In the 13th century, Jacobus de Voragine wrote in The Golden Legend that Saint George was a Christian knight who in his travels came across a city called Silene that was being plagued by a dragon that lived in its pond. Silene’s inhabitants were forced to appease the monster by sacrificing their children. The victims were selected through a lottery system, and one day it was the king’s own daughter who drew the last lot.
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Designer:  James Hadley; Manufacturer: Worcester Royal Porcelain Company | Teapot | 1882 | Baltimore Museum of Art

Designer: James Hadley; Manufacturer: Worcester Royal Porcelain Company | Teapot | 1882 | Baltimore Museum of Art

Artstor and the Baltimore Museum of Art are now sharing more than 2,500 images of works from the permanent collection, including the historical Cone Collection, in the Digital Library.

The Baltimore Museum of Art has an internationally recognized collection of 19th-century, modern, and contemporary art. It is best known for the Cone Collection of 3,000 objects bequeathed by Claribel and Etta Cone, two Baltimore sisters who collected 500 works by Henri Matisse, as well as masterpieces by Paul Cézanne and Vincent van Gogh.

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Jean Charlot  | Hawaiian Drummers | May 5, 1950 |1950 May 5 | Work: © 2012 Artists Rights Society (ARS), New York | Photo credit: Hal Lum  | Photograph © The Jean Charlot Estate LLC

Jean Charlot | Hawaiian Drummers | May 5, 1950 |1950 May 5 | Work: © 2012 Artists Rights Society (ARS), New York | Photo credit: Hal Lum | Photograph © The Jean Charlot Estate LLC

Artstor is sharing 101 images of artworks by Louis Henri Jean Charlot (1898–1979) from the Jean Charlot Collection at the University of Hawai’i at Manoa.

Charlot’s output of drawings, paintings, murals, prints, sculptures, illustrations and cartoons, as well as books, articles, and other writings was prodigious. Wherever he lived—whether in France, Mexico, New York, Georgia, Colorado, Hawai‘i or Fiji—his life was full of significant connections with artists and writers, indigenous and working people, influential figures in art and educational institutions, and the Roman Catholic Church. He preserved the records of his encounters, together with those of his own creative and scholarly life, in the original artworks, archival documents, research photographs, audiovisual materials, memorabilia and the publications of his personal library that became the basis of the Jean Charlot Collection.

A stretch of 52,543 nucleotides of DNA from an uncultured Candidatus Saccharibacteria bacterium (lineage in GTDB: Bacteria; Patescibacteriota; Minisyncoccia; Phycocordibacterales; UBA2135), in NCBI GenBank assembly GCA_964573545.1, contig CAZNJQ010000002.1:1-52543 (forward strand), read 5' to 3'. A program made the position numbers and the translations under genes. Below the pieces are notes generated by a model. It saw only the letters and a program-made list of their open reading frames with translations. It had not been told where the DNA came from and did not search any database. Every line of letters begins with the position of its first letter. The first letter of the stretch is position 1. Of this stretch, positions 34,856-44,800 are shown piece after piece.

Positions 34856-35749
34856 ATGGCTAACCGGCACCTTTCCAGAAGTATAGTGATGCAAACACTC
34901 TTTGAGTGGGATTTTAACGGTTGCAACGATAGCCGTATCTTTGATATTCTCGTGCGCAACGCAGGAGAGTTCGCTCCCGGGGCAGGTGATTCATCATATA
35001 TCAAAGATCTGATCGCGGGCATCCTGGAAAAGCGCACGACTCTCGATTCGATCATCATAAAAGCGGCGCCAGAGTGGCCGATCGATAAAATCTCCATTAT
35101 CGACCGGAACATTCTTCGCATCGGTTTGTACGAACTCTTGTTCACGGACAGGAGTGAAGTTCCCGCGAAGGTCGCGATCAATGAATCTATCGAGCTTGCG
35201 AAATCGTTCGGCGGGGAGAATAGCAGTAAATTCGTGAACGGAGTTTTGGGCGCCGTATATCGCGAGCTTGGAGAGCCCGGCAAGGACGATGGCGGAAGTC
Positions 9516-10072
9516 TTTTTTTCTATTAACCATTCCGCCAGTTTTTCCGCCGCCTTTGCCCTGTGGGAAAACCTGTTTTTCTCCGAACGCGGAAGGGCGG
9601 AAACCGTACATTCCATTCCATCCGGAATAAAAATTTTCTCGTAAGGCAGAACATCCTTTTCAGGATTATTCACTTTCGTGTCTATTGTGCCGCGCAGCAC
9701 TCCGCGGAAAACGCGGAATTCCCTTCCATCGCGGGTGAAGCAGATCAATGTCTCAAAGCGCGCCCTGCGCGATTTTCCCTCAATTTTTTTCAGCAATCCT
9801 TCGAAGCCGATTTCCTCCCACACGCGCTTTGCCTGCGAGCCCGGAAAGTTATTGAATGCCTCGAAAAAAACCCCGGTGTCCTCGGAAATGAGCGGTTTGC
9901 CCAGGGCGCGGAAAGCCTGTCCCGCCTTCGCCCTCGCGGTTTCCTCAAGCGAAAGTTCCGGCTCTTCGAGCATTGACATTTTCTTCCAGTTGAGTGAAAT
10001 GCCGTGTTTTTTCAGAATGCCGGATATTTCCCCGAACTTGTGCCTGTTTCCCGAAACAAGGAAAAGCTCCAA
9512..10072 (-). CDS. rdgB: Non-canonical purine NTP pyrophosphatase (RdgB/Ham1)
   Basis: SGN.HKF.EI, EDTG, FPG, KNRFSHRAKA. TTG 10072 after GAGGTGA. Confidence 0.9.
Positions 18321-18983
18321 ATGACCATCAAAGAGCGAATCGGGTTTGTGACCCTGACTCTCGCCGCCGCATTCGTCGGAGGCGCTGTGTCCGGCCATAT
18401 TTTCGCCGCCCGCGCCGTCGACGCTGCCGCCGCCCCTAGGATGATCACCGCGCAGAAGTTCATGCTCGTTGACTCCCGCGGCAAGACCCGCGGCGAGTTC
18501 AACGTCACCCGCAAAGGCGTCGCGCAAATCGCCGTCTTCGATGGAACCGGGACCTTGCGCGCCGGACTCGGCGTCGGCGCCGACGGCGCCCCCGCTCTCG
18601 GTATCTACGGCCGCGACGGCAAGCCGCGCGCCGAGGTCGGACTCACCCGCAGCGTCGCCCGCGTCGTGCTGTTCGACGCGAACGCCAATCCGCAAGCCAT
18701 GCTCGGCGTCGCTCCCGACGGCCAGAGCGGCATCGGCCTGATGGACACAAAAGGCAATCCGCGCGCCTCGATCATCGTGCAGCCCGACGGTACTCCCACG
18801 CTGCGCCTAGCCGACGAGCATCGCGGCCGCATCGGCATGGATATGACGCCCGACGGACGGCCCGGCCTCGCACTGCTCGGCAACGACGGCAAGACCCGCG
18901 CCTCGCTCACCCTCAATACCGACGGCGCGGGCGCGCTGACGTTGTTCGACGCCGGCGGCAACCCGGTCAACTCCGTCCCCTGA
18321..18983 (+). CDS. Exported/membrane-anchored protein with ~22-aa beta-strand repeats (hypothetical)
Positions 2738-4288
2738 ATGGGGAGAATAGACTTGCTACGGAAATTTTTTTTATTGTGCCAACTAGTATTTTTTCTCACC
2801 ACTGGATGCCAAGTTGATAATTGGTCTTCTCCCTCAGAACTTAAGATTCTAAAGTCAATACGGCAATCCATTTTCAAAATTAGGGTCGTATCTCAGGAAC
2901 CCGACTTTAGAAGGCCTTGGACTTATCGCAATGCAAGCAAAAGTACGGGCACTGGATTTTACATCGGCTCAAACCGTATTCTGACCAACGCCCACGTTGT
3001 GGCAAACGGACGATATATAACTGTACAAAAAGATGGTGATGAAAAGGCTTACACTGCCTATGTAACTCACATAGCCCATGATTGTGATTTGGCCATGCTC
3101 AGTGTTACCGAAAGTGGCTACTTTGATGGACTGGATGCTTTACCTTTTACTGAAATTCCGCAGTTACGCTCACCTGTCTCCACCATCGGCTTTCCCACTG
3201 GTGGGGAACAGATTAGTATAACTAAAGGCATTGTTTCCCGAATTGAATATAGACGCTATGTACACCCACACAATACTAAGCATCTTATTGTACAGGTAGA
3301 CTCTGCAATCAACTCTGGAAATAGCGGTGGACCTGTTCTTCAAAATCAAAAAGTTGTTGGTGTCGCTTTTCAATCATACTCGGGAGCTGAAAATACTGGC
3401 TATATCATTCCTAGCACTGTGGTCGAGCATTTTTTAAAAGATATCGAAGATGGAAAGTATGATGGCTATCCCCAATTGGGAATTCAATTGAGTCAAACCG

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Diego Velázquez | The Toilet of Venus ('The Rokeby Venus') | 1647-51 | The National Gallery, London | Photograph: ©The National Gallery, London; nationalgallery.org.uk

Diego Velázquez | The Toilet of Venus (‘The Rokeby Venus’) | 1647-51 | The National Gallery, London | Photograph: ©The National Gallery, London; nationalgallery.org.uk

One hundred years ago today, suffragist Mary Richardson walked into the National Gallery, London and attacked Diego Velázquez’s The Toilet of Venus (AKA The Rokeby Venus) with a meat cleaver. Richardson was protesting the arrest of fellow suffragist Emmeline Pankhurst the previous day.

Detail from a 1914 photograph showing damage to the painting. Image source: Wikipedia.

1914 photograph showing damage to the painting. Image source: Wikipedia.

You can see the impressive results of the National Gallery‘s restoration by searching for Velazquez Toilet of Venus in the Artstor Digital Library and zooming in to compare against the slashes in the image to the right. While the texture of the paint doesn’t betray the repairs, if you look carefully you can detect very slight yellowing on Venus’s skin along the cuts.